One of my favorite elements of this novel is our adventure to the sea and how we begin to learn more about other parts of Faerie outside of Elfhame. Holly Black has built an extraordinary world, equal parts beautiful and terrifying. She captures the essence of Faeries perfectly. I haven’t met another author who does it quite like she does. 

I could not recommend this book and series more. The next chance you get – head to your local bookstore and go ahead and buy the entire series. You won’t regret it.

Book Review – Turtles All the Way Down by John Green

Genre: Fiction

Note: There are NO spoilers in this review. When discussing in the comments, please provide a spoiler warning if needed.

After spending novel after novel in different fantasy realms, I decided it was time for a change. That’s when I picked up Turtles All the Way Down by John Green. It had been on my TBR for a while, and I just had a feeling it was what I needed.

I LOVE his book Looking for Alaska, and Paper Towns is a great movie, although I’ve never read the book. 

Now that I’ve finished the novel, I know I made the right choice.

Throughout the novel we follow Aza Holmes and her best friend Daisy as they begin their own missing person investigation. Their inquiry leads them to reconnect with old friends, discover intimacy with people they never expected, and test their friendship.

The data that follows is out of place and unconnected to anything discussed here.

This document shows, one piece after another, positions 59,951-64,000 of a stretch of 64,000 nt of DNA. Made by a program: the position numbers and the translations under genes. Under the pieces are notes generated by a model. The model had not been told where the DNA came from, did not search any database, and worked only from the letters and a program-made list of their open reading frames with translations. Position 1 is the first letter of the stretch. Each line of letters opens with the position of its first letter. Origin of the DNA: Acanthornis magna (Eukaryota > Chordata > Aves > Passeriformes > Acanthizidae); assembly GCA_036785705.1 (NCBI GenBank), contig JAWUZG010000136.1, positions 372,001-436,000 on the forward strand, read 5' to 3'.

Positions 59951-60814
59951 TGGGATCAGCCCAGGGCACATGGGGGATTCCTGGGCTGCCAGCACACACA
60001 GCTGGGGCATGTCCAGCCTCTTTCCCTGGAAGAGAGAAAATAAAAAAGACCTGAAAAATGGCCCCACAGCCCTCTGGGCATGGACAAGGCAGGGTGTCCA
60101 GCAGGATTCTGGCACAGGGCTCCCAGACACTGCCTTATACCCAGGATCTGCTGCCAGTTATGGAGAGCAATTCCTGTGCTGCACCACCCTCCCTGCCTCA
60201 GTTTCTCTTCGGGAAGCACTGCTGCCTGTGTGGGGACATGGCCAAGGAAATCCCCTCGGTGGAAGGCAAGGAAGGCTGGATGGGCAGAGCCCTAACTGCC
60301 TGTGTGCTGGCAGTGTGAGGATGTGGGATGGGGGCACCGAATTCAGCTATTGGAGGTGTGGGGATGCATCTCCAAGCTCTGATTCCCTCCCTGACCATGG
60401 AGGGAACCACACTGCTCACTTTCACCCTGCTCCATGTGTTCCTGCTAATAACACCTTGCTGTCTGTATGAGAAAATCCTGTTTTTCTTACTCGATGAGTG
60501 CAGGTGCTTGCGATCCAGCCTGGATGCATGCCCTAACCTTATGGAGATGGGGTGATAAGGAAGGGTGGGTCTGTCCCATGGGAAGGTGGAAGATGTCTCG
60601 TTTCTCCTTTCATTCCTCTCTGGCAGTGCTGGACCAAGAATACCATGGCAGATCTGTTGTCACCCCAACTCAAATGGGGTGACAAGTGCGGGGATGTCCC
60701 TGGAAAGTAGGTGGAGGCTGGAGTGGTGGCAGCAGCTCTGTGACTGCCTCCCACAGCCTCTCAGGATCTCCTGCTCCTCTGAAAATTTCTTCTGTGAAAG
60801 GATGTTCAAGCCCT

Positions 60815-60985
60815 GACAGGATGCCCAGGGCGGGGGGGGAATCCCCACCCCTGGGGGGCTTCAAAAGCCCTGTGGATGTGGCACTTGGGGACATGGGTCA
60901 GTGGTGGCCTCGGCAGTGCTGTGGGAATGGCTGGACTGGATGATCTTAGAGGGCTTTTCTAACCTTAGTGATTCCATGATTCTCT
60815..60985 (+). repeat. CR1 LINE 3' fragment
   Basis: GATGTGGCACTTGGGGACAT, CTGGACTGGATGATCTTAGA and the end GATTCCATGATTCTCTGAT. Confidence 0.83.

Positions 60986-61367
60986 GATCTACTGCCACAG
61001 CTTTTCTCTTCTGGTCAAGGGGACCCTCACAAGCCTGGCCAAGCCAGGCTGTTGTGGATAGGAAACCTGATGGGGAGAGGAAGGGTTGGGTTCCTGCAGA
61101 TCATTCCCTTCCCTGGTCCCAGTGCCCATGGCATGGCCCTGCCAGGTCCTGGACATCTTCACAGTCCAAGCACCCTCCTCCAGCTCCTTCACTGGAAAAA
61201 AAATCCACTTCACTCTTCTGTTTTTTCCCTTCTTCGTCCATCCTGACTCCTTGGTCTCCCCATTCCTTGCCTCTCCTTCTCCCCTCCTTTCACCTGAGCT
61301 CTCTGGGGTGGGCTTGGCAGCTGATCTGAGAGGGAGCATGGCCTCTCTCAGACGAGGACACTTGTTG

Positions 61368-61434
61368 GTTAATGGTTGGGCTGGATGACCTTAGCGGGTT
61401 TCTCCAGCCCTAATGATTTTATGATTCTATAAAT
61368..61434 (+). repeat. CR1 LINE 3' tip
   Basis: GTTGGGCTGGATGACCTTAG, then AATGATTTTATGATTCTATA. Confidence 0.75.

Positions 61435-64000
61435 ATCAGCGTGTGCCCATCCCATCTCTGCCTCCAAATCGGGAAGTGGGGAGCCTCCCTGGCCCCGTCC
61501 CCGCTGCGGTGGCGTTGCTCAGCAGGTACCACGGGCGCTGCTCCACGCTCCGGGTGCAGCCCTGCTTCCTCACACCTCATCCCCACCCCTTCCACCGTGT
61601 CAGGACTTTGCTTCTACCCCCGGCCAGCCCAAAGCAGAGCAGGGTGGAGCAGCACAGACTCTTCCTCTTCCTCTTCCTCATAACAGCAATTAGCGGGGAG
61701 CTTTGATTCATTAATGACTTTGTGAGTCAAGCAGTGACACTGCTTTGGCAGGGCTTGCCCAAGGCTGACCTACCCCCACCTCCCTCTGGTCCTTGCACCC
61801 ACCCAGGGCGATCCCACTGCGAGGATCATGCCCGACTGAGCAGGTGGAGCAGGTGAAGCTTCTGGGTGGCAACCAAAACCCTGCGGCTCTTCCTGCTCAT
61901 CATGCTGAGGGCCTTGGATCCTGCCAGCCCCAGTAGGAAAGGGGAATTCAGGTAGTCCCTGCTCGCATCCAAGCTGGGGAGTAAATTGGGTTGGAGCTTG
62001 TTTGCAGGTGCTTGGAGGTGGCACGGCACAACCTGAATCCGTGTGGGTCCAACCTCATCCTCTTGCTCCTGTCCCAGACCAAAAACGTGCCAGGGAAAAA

It’s a story about accepting yourself and lifelong friendship and connection. It’s a beautiful journey and I wish I could know Aza Holmes in real life. 

“You remember your first love because they show you, prove to you, that you can love and be loved, that nothing in this world is deserved except for love, that love is both how you become a person and why.”

Turtles All the Way Down by John Green

Very few books I’ve read have brought me to tears, but the final pages of this novel hit me right in the gut. John Green was able to give his readers the perfect ending that was neither perfectly wrapped up and happy or sad and heartbreaking. Like life, it was a flawless mixture of the two. 

When reading this book you’re going to ache for the freedom and exploration of high school. It took me back to afternoons filled with nothing and everything at the same time. It’s a time when we fully experience the world, and John Green captured it perfectly. 

My key take-aways from this novel are love your people, with everything you have, and learn that not every relationship is going to follow you through life, and that’s okay. 

Every day is a constant battle between us and our demons, so take a note from Aza and never stop fighting. 

Have you read Turtles All the Way Down? Let’s talk about it in the comments here or on Instagram.

Book Review – Practical Magic by Alice Hoffman

Genre: Fantasy

Note: There are NO spoilers in this review. When discussing in the comments, please provide a spoiler warning if needed.

Reading an Alice Hoffman novel is like sitting around a campfire listening to someone tell you a story. Before you know it, time slips away and all you can focus on is the journey the storyteller is taking you on.